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Constitution of North Carolina

ARTICLE I Declaration of Rights

Sec. 14. Freedom of speech and press.

Freedom of speech and of the press are two of the great bulwarks of liberty and therefore shall never be restrained, but every person shall be held responsible for their abuse.

History Note. - The provisions of this section are similar to those of Art. I, § 20, Const. 1868.

Legal Periodicals. - For article analyzing the evolution of free speech rights under U.S. Const., Amend. I in North Carolina, see 4 Campbell L. Rev. 243 (1982).

For article, "Of Libel, Language, and Law: New York Times v. Sullivan at Twenty-Five," see 68 N.C.L. Rev. 273 (1990).

For note, "Striking an Unequal Balance: The Fourth Circuit Holds that Public School Teachers Do Not Have First Amendment Rights to Set Curricula in Boring v. Buncombe County Board of Education," see 77 N. C. L. Rev. 1960 (1999).

For article, "A Kantian Right of Publicity," see 1999 Duke L.J. 383.

For article, "Political Patronage and North Carolina Law: Is Political Conformity With the Sheriff a Permissible Job Requirement for Deputies?," see 79 N.C.L. Rev. 1743 (2001).

For article, "The Rising Tide of North Carolina Constitutional Protection in the New Millenium," see 27 Campbell L. Rev. 223 (2005).

For comment, "Constitutional Protection for Nonmedia Defendants: Should There be a Distinction Between You and Larry King?," see 33 Campbell L. Rev. 173 (2010).

For article, "North Carolina's Declaration of Rights: Fertile Ground in a Federal Climate," see 36 N.C. Cent. L. Rev. 145 (2014).

For article, "A Reckless Disregard for the Truth? The Constitutional Right to Lie in Politics," see 38 Campbell L. Rev. 41 (2016).

For comment, "Find Out Who Your Friends Are: A Framework for Determining Whether Employees' Social Media Followers Follow Them to a New Job," see 39 Campbell L. Rev. 493 (2017).

For note, "A Picture is Worth a Thousand Material Connection Disclosures: Endorsers, Instagram, and the Federal Trade Commission's Endorsement Guides," see 66 Duke L.J. 1371 (2017).

For article, "The Structure of Modern Free Speech Doctrine: Strict Scrutiny, Intermediate Review, and 'Reasonableness' Balancing," see 8 Elon L. Rev. 291 (2016).

CASE NOTES





I. General Consideration.

II. Unprotected Speech.

III. Restrictions on Exercise of Rights.



I. GENERAL CONSIDERATION.



Editor's Note. - Some of the cases cited below were decided under former Art. I, § 20, Const. 1868.

This section is viewed in the light of the doctrine of "qualified privilege." Johnston v. Time, Inc., 321 F. Supp. 837 (M.D.N.C. 1970), aff'd in part and vacated in part, 448 F.2d 378 (4th Cir. 1971).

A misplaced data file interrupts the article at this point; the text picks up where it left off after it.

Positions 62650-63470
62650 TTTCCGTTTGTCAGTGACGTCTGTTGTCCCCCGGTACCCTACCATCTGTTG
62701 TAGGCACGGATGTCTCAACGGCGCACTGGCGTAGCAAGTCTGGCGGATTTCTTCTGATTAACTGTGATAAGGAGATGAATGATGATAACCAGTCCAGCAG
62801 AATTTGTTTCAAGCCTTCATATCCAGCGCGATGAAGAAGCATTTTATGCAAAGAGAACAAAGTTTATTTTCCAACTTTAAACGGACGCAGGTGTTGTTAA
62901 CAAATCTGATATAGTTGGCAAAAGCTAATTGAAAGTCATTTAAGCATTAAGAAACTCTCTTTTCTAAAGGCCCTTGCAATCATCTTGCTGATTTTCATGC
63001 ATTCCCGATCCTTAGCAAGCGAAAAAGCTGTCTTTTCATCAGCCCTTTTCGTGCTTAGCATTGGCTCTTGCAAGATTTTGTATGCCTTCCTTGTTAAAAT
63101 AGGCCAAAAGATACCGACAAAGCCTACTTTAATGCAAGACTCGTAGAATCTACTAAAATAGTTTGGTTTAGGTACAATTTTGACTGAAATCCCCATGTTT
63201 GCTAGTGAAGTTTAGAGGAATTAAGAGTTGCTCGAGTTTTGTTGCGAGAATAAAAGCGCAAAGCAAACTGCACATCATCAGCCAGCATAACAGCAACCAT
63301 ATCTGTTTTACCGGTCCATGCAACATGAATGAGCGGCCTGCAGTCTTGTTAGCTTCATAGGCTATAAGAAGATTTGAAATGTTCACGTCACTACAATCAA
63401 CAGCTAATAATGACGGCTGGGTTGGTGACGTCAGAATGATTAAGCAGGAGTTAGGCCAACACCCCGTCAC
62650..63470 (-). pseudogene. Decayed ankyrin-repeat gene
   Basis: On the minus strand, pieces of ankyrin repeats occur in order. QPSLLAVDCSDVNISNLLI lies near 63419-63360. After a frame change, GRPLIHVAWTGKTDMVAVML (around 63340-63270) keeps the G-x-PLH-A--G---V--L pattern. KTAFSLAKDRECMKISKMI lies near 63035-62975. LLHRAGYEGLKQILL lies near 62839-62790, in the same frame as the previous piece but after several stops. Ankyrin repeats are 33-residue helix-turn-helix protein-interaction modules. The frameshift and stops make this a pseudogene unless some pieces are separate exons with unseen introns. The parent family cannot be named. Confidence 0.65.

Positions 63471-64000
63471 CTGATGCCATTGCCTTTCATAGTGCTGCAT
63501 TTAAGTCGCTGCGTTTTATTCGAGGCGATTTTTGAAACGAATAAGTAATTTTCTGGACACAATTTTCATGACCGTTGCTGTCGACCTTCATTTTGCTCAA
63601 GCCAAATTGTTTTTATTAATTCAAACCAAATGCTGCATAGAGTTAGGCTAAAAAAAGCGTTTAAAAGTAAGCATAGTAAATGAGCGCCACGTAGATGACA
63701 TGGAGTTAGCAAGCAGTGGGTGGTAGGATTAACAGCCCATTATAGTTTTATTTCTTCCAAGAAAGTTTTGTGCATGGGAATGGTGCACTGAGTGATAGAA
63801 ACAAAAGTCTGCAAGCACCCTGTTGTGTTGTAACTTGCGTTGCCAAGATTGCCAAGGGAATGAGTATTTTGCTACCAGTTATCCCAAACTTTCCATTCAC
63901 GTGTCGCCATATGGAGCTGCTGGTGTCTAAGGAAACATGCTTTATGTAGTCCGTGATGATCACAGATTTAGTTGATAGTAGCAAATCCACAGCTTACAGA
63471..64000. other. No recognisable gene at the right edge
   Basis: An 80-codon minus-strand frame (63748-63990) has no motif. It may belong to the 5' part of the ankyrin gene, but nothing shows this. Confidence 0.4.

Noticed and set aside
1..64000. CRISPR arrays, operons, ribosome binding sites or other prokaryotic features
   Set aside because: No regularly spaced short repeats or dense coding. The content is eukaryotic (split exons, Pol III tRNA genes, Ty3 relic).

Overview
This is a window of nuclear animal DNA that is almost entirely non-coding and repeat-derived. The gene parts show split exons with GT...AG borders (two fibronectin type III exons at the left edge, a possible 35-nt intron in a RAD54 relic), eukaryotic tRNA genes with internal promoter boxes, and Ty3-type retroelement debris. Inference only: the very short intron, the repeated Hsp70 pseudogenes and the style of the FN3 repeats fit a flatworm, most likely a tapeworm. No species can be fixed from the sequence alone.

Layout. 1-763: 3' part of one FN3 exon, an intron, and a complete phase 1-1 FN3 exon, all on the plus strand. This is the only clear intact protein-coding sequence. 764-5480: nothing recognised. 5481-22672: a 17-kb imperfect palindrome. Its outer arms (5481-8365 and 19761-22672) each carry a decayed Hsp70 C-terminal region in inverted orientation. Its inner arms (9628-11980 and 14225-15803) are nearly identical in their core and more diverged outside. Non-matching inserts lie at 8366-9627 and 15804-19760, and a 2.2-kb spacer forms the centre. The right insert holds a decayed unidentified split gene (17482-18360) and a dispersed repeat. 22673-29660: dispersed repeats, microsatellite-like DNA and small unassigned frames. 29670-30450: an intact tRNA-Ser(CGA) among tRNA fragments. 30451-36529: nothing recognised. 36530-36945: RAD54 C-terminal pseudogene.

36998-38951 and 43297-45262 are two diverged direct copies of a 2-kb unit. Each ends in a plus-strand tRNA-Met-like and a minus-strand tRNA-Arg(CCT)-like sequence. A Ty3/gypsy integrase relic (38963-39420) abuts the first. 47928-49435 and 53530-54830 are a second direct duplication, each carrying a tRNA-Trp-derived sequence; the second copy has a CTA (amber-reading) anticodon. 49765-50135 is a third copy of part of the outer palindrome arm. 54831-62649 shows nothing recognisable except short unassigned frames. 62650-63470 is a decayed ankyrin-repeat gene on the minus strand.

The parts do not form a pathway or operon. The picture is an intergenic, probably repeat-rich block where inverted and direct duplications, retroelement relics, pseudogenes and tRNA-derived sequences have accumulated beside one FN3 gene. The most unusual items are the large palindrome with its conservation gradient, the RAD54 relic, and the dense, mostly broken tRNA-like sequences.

The basis of the privilege is the public interest in the free expression and communication of ideas. Johnston v. Time, Inc., 321 F. Supp. 837 (M.D.N.C. 1970), aff'd in part and vacated in part, 448 F.2d 378 (4th Cir. 1971).

This section and N.C. Const., Art. I, § 19 do not require that a statewide standard be judicially incorporated into G.S. § 14-190.1 in order to render the statute facially valid. State v. Mayes, 323 N.C. 159, 371 S.E.2d 476 (1988), cert. denied, 488 U.S. 1009, 109 S. Ct. 792, 102 L. Ed. 2d 784 (1989).

A citizen may assert a direct claim for abridgement of her state constitutional free speech rights under the state constitution only absent an adequate state remedy. Evans v. Cowan, 132 N.C. App. 1, 510 S.E.2d 170 (1999).

Previous Federal Claim Does Not Render State Claim Res Judicata. - Claims asserted in the State Court on the basis of this section of the North Carolina Constitution were not identical to the claims asserted by the plaintiff in the Federal Court on the basis of freedom of speech and press under the United States Constitution and dismissal of the state claims on the basis of res judicata was error. Evans v. Cowan, 122 N.C. App. 181, 468 S.E.2d 575 (1996), cert. denied, 343 N.C. 510, 471 S.E.2d 634, aff'd, 345 N.C. 177, 477 S.E.2d 926 (1996).

The words "shall never be restrained" are a direct personal guarantee of each citizen's right of freedom of speech. Corum v. University of N.C. ex rel. Bd. of Governors, 330 N.C. 761, 413 S.E.2d 276, reh'g denied, 331 N.C. 558, 418 S.E.2d 664, cert. denied, 506 U.S. 985, 113 S. Ct. 493, 121 L. Ed. 2d 431 (1992).